Propagating orchids is an easier process than any other normal flowering plant. The best part is that you can do the job in several ways, according to your aptitude. Here are the three best ways you can regrow an orchid plant proficiently from a fully mature parent orchid plant-
From Stem Cuttings:
- Find out the healthiest stem from your orchid plant that is 10-12 inches long
- Trim it out near the base using a disinfected shear and remove the leaves from the bottom
- Dip the end of the nod in rooting hormone and place it in a pot of moist sphagnum moss
- Place the pot in a warm spot with indirect sunlight till the stem start sprouting
- Then, keep the sprouting stem out of the pot and plant in a pot filled with potting mix
- Once you have done this job properly, place the pot in a tray with water and pebbles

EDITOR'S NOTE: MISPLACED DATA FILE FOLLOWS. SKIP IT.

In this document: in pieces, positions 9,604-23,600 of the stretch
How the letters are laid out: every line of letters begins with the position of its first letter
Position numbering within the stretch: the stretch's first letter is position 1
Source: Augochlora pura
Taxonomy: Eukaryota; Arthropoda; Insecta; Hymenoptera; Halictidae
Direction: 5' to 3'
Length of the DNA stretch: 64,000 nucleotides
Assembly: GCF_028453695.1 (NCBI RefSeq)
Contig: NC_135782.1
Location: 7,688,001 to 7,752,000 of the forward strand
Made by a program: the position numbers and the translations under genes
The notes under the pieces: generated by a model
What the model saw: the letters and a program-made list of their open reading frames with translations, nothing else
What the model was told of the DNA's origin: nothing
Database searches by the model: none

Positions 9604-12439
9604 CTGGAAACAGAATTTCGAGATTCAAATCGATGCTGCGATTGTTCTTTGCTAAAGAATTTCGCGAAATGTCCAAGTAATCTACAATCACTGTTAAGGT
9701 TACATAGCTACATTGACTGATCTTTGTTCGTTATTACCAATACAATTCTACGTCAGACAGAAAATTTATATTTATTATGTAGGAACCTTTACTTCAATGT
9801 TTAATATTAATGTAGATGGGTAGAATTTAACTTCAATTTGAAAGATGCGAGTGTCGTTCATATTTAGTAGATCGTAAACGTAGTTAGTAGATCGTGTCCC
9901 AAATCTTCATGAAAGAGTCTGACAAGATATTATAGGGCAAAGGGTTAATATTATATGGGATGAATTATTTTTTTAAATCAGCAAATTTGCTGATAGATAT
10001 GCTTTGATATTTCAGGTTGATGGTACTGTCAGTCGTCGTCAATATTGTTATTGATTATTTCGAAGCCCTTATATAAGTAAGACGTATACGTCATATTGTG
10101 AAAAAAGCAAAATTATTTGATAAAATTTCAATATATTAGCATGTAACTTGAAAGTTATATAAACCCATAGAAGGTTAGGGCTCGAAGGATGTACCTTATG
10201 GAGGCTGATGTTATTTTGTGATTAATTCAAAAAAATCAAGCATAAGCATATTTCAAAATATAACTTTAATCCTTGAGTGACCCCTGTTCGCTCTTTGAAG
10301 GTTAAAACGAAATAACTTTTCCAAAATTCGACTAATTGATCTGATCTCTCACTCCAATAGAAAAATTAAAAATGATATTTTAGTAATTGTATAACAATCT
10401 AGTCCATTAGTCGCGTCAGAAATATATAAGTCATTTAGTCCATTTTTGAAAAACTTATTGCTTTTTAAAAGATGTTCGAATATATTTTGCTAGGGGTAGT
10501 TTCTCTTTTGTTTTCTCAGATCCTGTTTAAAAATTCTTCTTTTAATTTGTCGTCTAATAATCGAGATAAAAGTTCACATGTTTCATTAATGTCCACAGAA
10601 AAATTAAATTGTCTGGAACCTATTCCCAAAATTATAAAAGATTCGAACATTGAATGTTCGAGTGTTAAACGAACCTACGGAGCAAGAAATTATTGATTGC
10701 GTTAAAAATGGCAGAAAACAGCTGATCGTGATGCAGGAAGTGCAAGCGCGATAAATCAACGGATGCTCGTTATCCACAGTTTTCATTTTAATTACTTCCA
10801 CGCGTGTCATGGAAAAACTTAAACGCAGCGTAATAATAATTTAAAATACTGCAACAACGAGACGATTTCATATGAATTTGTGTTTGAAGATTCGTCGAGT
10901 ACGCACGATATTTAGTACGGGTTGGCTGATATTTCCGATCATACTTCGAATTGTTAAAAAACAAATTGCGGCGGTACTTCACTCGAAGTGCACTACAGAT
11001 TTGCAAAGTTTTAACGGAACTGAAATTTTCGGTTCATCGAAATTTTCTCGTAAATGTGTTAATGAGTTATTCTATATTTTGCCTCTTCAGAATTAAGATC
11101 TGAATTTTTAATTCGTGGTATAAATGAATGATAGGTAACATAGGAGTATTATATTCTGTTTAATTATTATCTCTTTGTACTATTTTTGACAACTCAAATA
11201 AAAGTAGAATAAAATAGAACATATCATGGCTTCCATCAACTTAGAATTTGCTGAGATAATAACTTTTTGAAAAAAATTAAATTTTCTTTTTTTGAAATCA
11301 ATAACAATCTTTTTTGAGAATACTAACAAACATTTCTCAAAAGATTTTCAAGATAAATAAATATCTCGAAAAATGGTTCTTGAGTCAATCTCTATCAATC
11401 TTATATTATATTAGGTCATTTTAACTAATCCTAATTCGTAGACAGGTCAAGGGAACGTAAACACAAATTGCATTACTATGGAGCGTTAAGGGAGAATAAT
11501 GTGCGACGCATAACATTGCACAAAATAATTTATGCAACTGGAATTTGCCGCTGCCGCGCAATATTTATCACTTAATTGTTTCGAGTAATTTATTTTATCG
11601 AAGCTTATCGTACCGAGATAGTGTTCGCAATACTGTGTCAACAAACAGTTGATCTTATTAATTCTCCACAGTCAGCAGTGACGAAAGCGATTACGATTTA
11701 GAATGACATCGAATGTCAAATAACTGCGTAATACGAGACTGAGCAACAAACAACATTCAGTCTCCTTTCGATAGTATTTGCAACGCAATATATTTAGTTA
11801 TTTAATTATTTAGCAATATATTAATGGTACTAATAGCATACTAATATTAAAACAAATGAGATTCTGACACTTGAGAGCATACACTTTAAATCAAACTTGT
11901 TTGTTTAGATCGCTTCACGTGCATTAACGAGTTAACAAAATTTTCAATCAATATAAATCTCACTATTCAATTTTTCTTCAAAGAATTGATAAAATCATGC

- This will give your growing orchid the best growing climate with preferable humidity
- Find out the Keiki part on your parent plant that is mostly found on the base of an orchid
- Make sure the Keiki or baby plant is at least 1-1.5 inches long before trimming it off
- Cut the stem of the Keiki exactly beneath the root and place it in a pot with orchid bark
- Water the pot to make the orchid bark moist thoroughly and place it in a warm spot
- Don’t forget to sow the Keiki in a pot that has a proper drainage system
- Wait till the Keiki sprouting normally to replant it in a large suitable planter accordingly
- Wait till your orchid plant reaches the stage of repotting to try this process
- In the process, you need to water your fully mature and overgrown plant thoroughly
- Now, take the entire plant carefully from its current planter
- Observe the plant thoroughly and remove any damaged or problematic parts carefully
- Now, divide the plant separately along with their liked root and pseudobulbs part
- Use a shear or sharp cutter to do the job, if you can’t make it easy with your hands
Finally, replant them separately in different planters with adequate growing essentials, and your orchid propagation will end successfully